- From Key make your way to Kibber —Walk around in Kibber. I didn’t find the village so impressive that I suggest you stay there.
- From Kibber go to Chicham — Chicham is a beautiful village. While going there you would cross the highest bridge in Asia which is known as Chicham bridge. Stay in Chicham for a day or two. As much as you can. Nights are starry. Ask the homestay people to take you to their pea and barley fields if they can. Work with them. If they have got fields which are further up in the valley, you would get to see the best views of Chicham and the valley. Carry your camera. Make sure you walk slowly as you are high up. If you visit Chicham in December, you can also see the snow leopard. Many villagers arrange these trips and you can ask at your homestay.
- Go to Hikkim, Lhangcha, and Komic — These are three beautiful villages located close by. You can take a bus to either of these. Get down at Hikkim. Stay there for a night or go to Komic the same day. Hikkim also has the world’s highest post office. Lhangcha is not so extraordinary, but Hikkim and Komic are gorgeous. Spend a few days in these villages depending on the time you have.
- Return to Kaza or directly make your way to Dhankar or Demul.
Dhankar has a very old monastery and has historical significance.
Demul is gorgeous and is located much higher up than Kaza. You can even see Himalayan deer on your way to Demul for the mountains there has more grass which the deer comes to eat.
These are just some ideas. You can visit a few or as many villages of Spiti as you want. It depends on the time you have. If you are traveling to Spiti solo, the best way to commute is to hitchhike. Or you can take the buses on their scheduled times. But hitchhiking is easy for solo travelers as you are just one and is easy to fit one person. Many Indian travelers travel in Spiti by car and just wave your hand to request for a lift.
But also remember that hitchhiking doesn’t work every time. Or might take some time before you get a lift and you will have to walk. So be patient and get walking.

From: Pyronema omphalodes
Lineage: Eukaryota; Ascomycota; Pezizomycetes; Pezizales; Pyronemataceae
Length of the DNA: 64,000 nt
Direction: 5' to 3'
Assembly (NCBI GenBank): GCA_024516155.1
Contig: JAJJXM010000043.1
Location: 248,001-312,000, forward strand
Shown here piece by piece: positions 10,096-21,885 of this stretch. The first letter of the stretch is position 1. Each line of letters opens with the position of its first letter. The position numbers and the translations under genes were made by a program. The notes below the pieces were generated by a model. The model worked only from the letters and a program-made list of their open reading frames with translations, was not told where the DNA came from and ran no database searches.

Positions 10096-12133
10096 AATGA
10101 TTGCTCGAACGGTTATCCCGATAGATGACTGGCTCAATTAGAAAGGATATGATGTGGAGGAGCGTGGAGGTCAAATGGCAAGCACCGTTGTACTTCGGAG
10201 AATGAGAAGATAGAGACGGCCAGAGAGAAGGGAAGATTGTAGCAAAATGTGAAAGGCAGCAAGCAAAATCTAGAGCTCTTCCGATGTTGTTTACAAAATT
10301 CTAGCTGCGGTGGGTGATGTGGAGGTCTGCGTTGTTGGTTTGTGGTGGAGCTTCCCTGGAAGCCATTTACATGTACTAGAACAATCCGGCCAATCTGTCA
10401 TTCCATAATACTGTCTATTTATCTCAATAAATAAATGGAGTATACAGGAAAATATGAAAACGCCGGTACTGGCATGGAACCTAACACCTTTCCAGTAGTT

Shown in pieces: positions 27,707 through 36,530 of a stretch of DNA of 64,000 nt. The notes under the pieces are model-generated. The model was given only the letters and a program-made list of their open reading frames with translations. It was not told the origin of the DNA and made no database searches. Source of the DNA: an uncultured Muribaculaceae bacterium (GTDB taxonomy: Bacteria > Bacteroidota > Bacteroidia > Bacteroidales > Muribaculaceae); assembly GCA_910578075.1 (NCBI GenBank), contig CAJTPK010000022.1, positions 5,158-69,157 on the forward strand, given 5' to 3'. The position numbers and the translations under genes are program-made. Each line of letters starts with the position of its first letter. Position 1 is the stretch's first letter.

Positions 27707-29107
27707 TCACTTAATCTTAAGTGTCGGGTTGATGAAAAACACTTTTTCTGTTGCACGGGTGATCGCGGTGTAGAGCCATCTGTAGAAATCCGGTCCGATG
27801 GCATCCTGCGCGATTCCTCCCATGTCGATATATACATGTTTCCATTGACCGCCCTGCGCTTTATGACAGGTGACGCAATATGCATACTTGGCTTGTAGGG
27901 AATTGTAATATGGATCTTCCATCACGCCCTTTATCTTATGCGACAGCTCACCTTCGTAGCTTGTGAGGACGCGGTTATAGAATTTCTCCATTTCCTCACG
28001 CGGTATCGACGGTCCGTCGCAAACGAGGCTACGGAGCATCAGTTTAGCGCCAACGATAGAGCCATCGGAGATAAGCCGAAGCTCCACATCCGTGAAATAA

Related read: My guide to known and unknown Dharamshala hikes
Where to stay in Spiti Valley, India?
Accommodation in Spiti valley is abundant. I prefer to stay in a homestay. You can easily find a homestay in Spiti valley by walking around in the village. You do not even need to book beforehand.
The village community decides who would host guests on a particular day, and they take turns in doing so. When you arrive at any village, the people will show you the homestay for the day. Some villages also have homestays that run all around the year.
My homestay in Kaza was right next to the bus stand in a tiny lane opposite to the taxi driver’s union. I can’t recall the name of the homestay but just ask anyone about Ammaji’s homestay or go in the lane opposite to the union and there it is. Simple room with a double bed and mirror. Toilets are outside.
Also when you stay in a homestay, you need to know a few things beforehand:
- Spiti homes are made out of mud which makes them smell a bit different. But they are brilliant for keeping the homes cold and warm in the respective seasons. Also, the houses are meant to suffer severe cold so they are short-heighten and small. You might feel a bit claustrophobic in the beginning.
- As I said, Spitians use pit toilets. In winters they have to empty their water pipes and lock the regular toilets (if they have any.) Otherwise, the water pipes will expand and break.
- You should carry your toilet paper and other toiletries. But Spitian homes don’t have a bathroom. Either you can shower in the greenhouse or not at all.
- You will get food along with stay but okay with what they serve for (you know why. )
I paid around 500 rupees for a night’s stay along with dinner and breakfast in remote villages such as Chicham and Demul. In Kaza, I paid 500 rupees for only the stay without food. But the lady was kind and offered me food anyways. To reciprocate her kindness, I would get her jalebi. I guess that’s as good as it gets.
If you would like to stay in hotels, remember that you cannot find hotels in each village. Kaza has many hotels, even comfortable fancy ones, but not the other remote villages. You can look for a hotel in Kaza on Booking.com here.
But to truly experience Spiti’s daily life you must stay with a family even if for a night.
There are many places to stay in Spiti valley. Choose as per your budget, preferences, and the experience you are looking for.
What to eat in Spiti?
Food in Spiti valley is a mix of Nepalese, Tibetan, and Himachal cuisine. You can find delicious Thukpa, momos, and chowmein just about anywhere. But you can also have dal-rice, parathas, and curries as easily. Cafes and restaurants are present in Kaza but not in many other villages, especially the more remote ones.